The table in Figure 5 is for the project whose flexibility diagram appears in Figure 2. Recall that staff was a constraint. We had just five full-time team members available for the duration of this project. Schedule was a driver. We wanted the first release delivered within four to five months, but there was no fixed delivery date. The other three dimensions had more flexibility. Because the project was essential, the project manager could overrun the initial budget by a reasonable margin before anyone would get upset. We did have a core set of high priority features that we needed to have delivered in the first release, but other than that, we could defer some requirements if necessary.
Note that each of the five dimensions takes on only one characteristic. For example, schedule is either a constraint, a driver, or a degree of freedom, not two of these or all three. You wouldn’t have entries for the same dimension in more than one column in a flexibility table.
Applying the Five Dimensions
The point of this analysis is to help the project manager make decisions as to how to respond to changing conditions or realities on the project. You can use the five-dimension model to renegotiate when the world changes. Suppose staff is constrained. If new requirements come along that simply must be included, the only parameters that can change are quality, cost, or schedule. Nothing is free. Ask management which dimensions to adjust to accommodate this request. The specific answer is less important than the discussion that is triggered when project managers react to unexpected changes in any of these five dimensions. Customers and managers have to understand the impact of such changes on the other project dimensions so they can make the right decisions.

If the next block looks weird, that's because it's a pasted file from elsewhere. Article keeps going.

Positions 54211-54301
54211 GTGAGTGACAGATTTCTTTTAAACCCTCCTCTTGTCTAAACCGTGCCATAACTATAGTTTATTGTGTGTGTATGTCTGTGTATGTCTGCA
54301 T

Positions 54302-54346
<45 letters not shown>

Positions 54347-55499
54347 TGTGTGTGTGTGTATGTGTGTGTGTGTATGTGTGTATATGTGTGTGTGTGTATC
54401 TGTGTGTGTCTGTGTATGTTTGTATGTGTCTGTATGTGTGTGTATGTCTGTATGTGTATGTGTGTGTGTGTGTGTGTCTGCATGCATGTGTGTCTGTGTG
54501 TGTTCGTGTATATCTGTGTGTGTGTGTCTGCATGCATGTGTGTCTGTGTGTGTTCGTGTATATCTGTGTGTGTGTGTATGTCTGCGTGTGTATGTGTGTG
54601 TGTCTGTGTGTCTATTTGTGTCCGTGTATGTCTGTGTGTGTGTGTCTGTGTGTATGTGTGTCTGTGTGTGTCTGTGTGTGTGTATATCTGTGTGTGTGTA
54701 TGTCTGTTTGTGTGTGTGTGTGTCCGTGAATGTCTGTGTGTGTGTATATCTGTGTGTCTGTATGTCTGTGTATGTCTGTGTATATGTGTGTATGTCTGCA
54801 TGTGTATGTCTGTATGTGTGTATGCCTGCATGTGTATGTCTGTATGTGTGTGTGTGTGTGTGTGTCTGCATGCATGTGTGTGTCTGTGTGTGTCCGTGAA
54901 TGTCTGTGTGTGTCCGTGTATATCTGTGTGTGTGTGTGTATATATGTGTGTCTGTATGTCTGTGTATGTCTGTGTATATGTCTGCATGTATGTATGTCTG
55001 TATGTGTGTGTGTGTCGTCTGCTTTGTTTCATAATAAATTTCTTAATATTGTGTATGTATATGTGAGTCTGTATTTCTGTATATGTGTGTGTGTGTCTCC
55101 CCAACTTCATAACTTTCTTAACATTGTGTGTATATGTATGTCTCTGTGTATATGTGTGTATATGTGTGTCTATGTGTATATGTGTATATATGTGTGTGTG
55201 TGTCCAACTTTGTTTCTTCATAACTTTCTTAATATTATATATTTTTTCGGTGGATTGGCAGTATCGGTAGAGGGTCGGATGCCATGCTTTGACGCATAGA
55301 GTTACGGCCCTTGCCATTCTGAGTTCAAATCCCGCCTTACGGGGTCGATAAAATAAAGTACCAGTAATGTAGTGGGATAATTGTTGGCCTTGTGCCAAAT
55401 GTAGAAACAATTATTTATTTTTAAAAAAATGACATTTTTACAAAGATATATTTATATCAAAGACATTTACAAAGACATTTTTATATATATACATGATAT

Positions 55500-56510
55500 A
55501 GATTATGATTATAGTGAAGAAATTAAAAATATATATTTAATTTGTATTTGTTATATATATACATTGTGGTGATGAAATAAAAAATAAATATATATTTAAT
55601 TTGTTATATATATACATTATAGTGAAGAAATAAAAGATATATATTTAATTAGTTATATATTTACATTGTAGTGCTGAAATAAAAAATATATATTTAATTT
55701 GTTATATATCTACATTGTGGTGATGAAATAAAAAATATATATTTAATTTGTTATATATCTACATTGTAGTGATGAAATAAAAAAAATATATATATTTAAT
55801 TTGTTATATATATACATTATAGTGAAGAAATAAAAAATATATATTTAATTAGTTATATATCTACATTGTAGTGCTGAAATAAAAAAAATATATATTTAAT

One characteristic of a healthy software engineering culture is that project expectations and commitments are established through negotiation. To avoid unpleasant surprises late in a project’s life cycle, the stakeholders all have to understand and agree on their objectives and priorities. Not everyone might be happy with the outcome of the negotiations, but people can commit to realistic schedules and deliverables only if all the parameters are discussed honestly. A group with a culture in which people are afraid to say no or to discuss problem areas openly will always fall short of expectations. Tools like the flexibility diagram can facilitate these frank, and often difficult, negotiations.
This article is adapted from Creating a Software Engineering Culture by Karl Wiegers. Karl is a software development and project management consultant, trainer, and author. His latest book is The Thoughtless Design of Everyday Things.